Australia is the world’s driest continent, but when Europeans first arrived, it also had deep flowing rivers, expansive wetlands, clear creeks and drinkable billabongs
Note to Reader:
The Murray–Darling basin is a large geographical area in the interior of southeastern Australia. Its name is derived from its two major rivers, the Murray River and the Darling River. The basin, which drains around one-seventh of the Australian land mass, is one of the most significant agricultural areas in Australia.
It spans most of the states of New South Wales and Victoria, the Australian Capital Territory, and parts of the states of Queensland (lower third) and South Australia (southeastern corner). The basin is 3,375 kilometres in length, with the Murray River being 2,508 km long.
Most of the basin is flat, low-lying and far inland, and receives little direct rainfall. The many rivers it contains tend to be long and slow-flowing, and carry a volume of water that is large only by Australian standards.
The Snowy Mountains Scheme provides some security of water flows to the Murray-Darling basin, providing approximately 2,100 gigalitres of water a year to the basin for use in Australia’s irrigated agriculture industry, which is worth about A$3 billion per annum, representing more than 40% of the gross value of the nation’s agricultural production.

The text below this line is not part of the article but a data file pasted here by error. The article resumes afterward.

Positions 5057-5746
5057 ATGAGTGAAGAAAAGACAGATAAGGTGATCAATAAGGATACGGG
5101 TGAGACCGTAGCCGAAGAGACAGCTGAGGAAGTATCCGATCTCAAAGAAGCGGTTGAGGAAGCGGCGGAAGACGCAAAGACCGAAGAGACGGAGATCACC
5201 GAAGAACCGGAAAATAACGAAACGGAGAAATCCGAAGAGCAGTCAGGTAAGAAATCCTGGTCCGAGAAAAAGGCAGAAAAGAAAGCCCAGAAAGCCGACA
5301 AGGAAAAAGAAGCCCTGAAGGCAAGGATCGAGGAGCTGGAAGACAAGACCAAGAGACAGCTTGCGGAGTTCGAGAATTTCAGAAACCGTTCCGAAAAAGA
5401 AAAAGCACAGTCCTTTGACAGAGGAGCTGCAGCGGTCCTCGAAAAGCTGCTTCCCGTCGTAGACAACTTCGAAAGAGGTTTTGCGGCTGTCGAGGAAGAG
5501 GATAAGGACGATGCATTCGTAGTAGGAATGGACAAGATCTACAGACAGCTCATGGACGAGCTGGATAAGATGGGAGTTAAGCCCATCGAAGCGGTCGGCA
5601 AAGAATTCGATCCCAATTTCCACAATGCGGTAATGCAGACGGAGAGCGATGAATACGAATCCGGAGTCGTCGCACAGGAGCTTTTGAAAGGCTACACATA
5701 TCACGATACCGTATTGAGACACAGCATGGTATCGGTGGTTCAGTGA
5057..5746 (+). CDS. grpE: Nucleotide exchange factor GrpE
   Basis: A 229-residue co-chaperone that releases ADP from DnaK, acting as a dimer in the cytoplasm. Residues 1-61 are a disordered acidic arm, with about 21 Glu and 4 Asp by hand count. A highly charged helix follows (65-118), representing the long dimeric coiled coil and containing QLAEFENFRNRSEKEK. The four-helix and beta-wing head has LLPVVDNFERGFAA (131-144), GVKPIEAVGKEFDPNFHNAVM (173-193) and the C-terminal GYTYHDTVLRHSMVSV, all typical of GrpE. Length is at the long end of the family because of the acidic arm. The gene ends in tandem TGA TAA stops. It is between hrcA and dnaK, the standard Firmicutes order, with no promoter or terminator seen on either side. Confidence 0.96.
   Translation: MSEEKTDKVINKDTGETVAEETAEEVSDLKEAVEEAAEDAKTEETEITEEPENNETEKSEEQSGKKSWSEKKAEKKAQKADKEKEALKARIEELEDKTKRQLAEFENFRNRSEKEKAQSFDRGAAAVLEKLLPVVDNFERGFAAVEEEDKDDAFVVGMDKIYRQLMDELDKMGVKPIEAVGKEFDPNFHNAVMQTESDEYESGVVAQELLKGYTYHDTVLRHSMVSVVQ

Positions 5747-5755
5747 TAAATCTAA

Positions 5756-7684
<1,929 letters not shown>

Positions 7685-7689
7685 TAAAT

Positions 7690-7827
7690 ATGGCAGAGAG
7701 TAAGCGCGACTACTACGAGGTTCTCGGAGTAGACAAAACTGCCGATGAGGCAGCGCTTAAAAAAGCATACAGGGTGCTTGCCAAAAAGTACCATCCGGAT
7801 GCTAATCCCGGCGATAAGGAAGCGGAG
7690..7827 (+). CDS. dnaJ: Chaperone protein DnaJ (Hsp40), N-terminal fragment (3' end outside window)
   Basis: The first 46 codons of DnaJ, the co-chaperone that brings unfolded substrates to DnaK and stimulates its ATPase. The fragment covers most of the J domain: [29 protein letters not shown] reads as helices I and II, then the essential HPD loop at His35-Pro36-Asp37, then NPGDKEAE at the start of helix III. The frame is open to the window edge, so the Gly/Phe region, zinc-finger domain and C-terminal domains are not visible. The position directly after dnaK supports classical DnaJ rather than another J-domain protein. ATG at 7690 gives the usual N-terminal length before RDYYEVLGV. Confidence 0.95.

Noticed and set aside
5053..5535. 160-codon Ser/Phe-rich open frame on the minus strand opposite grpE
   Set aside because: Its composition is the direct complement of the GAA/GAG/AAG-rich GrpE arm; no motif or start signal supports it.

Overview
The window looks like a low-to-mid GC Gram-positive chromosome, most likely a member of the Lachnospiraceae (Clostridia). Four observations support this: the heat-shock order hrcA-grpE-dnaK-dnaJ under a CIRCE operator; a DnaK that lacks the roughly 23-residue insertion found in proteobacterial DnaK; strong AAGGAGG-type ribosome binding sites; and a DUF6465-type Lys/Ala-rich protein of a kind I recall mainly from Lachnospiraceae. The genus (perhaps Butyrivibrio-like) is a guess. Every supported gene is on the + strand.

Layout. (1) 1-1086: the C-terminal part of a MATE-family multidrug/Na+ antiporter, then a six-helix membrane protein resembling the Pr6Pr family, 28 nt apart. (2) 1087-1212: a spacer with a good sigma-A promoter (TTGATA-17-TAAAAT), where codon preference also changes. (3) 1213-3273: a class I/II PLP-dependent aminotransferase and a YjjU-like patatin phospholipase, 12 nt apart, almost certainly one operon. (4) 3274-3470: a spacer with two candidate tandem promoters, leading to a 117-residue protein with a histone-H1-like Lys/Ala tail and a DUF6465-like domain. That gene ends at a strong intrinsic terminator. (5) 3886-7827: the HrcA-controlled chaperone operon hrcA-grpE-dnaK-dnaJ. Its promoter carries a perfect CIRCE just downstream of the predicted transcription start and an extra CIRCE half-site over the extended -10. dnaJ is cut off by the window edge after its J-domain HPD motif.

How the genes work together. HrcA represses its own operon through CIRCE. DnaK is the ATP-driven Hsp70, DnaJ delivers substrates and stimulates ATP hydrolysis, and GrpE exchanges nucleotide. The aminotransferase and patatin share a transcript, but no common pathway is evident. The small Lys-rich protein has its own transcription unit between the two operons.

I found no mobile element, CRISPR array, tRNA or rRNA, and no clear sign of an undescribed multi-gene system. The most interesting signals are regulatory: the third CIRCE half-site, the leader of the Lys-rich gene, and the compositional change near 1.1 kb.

Australia used to have deep rivers and expansive wetlands – now they’ve got a water crisis
“Among all the recent coverage of water, the voice of the traditional custodians has started to emerge – and there is every reason to listen,” wrote Willow Aliento in an article posted on The Fifth Estate, an Australian online newspaper for the sustainable built environment and all the businesses, professionals, academics, government agencies, community groups, not-for-profits, individuals in Australia and globally who want to be part of the sustainability revolution in all its manifestations – ecological, social and economic.
Caring for river country benefits everyone
“In the Murray Darling Basin, many Indigenous people still have a strong connection to country. They are ‘river people’, with rivers and waterways at the centre of traditional lore, identity and practices.
“Lawyer Bruce Lindsay from Environmental Justice Australia has worked closely with the Murray Lower Darling Rivers Indigenous Nations (MLDRIN), the peak body for Traditional Owners in the southern Murray Darling Basin, around water policy.
“A greater emphasis on restoring and protecting cultural flows would be a ‘leading innovation’ in water management, Lindsay says.
“The Indigenous connection to waterscapes is not just about the water itself, he explains. It is about the whole landscape and country and the obligations up and down the rivers.”
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